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20 October 2020

NFV-based ATSC 3.0 with edge caching will arrive in 2021

The ATSC 3.0 standards, for digital TV transmission over various types of network, have their fair share of critics. Designed to support hybrid broadcast/broadband video delivery, they arrived late into the US market and have made little impact. But a new approach to deployment could put ATSC 3.0 on the map again, including for TV services to 5G smartphones.

Gary Roshak, CEO of VSatcast, and Greg Herman, CEO of Spectrum Evolution and WatchTV, announced a breakthrough that uses NFV (network functions virtualization) to support the first “touchless deployment” of an IP broadcast Internet service. This means a service can be remotely deployed without any engineers or equipment required on-site. This is achieved by harnessing NFV in a cloud-hosted delivery architecture and applying video caching at the edge.

“Rather than doing linear broadcast, we are moving the edge to the consumer,” said Roshak. In this instance, the edge is a gateway device in the home, so this is really on-device caching of video content. “We are choosing to do IP multicasting on top for edge caching, so you could say we are building a file transfer service,” he added.

This method of edge caching using NFV is major step up from the non-real time delivery system, approved way back in 2012, where ATSC services were carried in digital TV broadcast multiplexes for delivering content well in advance of use.

VSatcast brings its satellite-based content delivery network platform and wireless experience to the project, while Spectrum Evolution owns a bunch of mobile licences  via WatchTV’s facilities in Portland, Oregon.

The result of virtualizing essential components in the transmission chain is a software evolution for ATSC 3.0 – one that could accelerate the standard’s infamously slow uptake and eventually propel it into the mainstream.

“ATSC 3.0 doesn’t really exist today. Nobody has capable TV sets or set-tops, but folks are working hard to get there,” added Roshak. Hardware support is clearly still a challenge for uptake, although Herman has great expectations for ATSC 3.0 support in 8K TVs, as well as smartphones. “It works wonderfully on mobile. Sinclair is a big believer in mobile. The ATSC 3.0 mobility opportunity is huge to diversify networks,” added Herman.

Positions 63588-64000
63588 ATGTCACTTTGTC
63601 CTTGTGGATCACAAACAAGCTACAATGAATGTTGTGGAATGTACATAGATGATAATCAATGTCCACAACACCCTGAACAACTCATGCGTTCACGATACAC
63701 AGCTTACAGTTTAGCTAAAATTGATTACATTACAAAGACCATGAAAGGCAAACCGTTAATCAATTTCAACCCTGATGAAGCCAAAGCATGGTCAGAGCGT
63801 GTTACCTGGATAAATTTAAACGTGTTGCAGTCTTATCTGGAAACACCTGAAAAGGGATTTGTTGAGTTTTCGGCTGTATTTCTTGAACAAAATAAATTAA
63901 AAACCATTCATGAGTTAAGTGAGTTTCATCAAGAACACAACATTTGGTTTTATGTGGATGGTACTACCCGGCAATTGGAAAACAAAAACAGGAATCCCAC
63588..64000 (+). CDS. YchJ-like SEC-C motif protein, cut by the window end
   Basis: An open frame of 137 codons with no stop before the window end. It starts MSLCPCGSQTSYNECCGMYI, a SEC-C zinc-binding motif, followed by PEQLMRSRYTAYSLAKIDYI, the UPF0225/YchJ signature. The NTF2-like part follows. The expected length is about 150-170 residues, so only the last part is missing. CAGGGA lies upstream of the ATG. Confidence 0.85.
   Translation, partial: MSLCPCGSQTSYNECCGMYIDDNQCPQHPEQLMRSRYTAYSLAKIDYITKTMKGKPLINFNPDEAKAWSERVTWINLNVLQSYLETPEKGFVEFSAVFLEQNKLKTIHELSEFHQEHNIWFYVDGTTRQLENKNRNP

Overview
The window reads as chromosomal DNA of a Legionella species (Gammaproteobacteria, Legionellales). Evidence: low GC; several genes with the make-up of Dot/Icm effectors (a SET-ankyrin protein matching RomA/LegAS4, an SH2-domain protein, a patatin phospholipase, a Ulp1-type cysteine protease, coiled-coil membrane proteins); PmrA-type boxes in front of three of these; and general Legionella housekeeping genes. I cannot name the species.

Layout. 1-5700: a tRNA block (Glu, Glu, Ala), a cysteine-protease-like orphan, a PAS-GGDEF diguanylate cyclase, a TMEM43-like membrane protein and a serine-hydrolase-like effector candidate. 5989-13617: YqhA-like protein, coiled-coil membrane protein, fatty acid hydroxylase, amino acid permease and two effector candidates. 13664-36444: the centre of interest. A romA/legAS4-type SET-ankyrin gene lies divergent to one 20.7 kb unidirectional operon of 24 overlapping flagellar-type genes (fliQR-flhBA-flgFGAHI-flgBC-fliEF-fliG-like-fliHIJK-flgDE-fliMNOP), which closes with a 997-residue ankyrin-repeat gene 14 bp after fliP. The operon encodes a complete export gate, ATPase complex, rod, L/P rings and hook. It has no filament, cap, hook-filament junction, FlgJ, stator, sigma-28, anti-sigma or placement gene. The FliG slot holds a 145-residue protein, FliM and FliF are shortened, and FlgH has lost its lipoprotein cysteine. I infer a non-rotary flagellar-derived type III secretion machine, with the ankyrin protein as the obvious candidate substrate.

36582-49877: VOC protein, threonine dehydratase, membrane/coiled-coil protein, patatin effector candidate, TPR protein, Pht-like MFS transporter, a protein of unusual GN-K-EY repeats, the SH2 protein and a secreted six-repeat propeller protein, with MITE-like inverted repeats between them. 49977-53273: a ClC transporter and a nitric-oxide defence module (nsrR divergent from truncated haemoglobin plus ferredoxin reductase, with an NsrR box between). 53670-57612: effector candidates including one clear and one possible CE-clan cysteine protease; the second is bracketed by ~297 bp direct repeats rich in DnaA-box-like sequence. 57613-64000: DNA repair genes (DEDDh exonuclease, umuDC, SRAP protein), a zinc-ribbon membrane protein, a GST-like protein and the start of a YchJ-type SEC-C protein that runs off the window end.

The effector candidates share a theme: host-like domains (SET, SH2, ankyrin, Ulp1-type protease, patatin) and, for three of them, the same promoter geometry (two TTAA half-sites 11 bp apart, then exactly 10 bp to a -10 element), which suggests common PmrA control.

It just so happens that Sinclair’s One Media 3.0 delivered a batch of prototype ATSC 3.0-capable smartphones last week, some 3.5 years since an agreement was struck with Saankyha Labs to develop ATSC 3.0 chipsets. The One Media Mark One is an Android device with an embedded antenna for receiving NextGen TV services, and Sinclair is reportedly in talks with a couple of MVNOs about offering the device.

Further significance from this project is found from progress in deploying the broadcast component of the 5G network (see separate item). Blending broadcast and cellular networks can achieve efficiency savings and service benefits through integration across the stack, combining the two sides more intimately over the spectral range operators have and introducing greater interactivity into broadcast. The 5G network slicing approach for example can enable bandwidth to be allocated on demand to broadcast services from spectrum usually reserved for unicast transmission.

“This is seen as a piece of the 5G ecosystem,” noted Roshak.

With NFV making its way into the ATSC 3.0 delivery architecture, the once long-lost promise of sending hybrid signals to smartphones is becoming a reality. Adoption may be helped by the fact mobile players are not restricted to the same regulations and business models as the broadcast market, with the latest hurdle being that FCC is demanding TV stations pay 5% of any ATSC 3.0 service revenues, because NextGen TV services qualify as “ancillary or supplementary services”.

Vendor expertise for the project came from Broadpeak, the French multicast ABR pioneer, alongside Enensys Technologies for virtualized architectures, Alticast for middleware, and Bitrouter for the ATSC 3.0 receiver software stack. Microsoft Azure is the cloud infrastructure partner.

The next step will be to test a demo home gateway, before ‘dog food trials’ commence before the end of this year. Then, sometime in 2021, the first commercial deployment will land.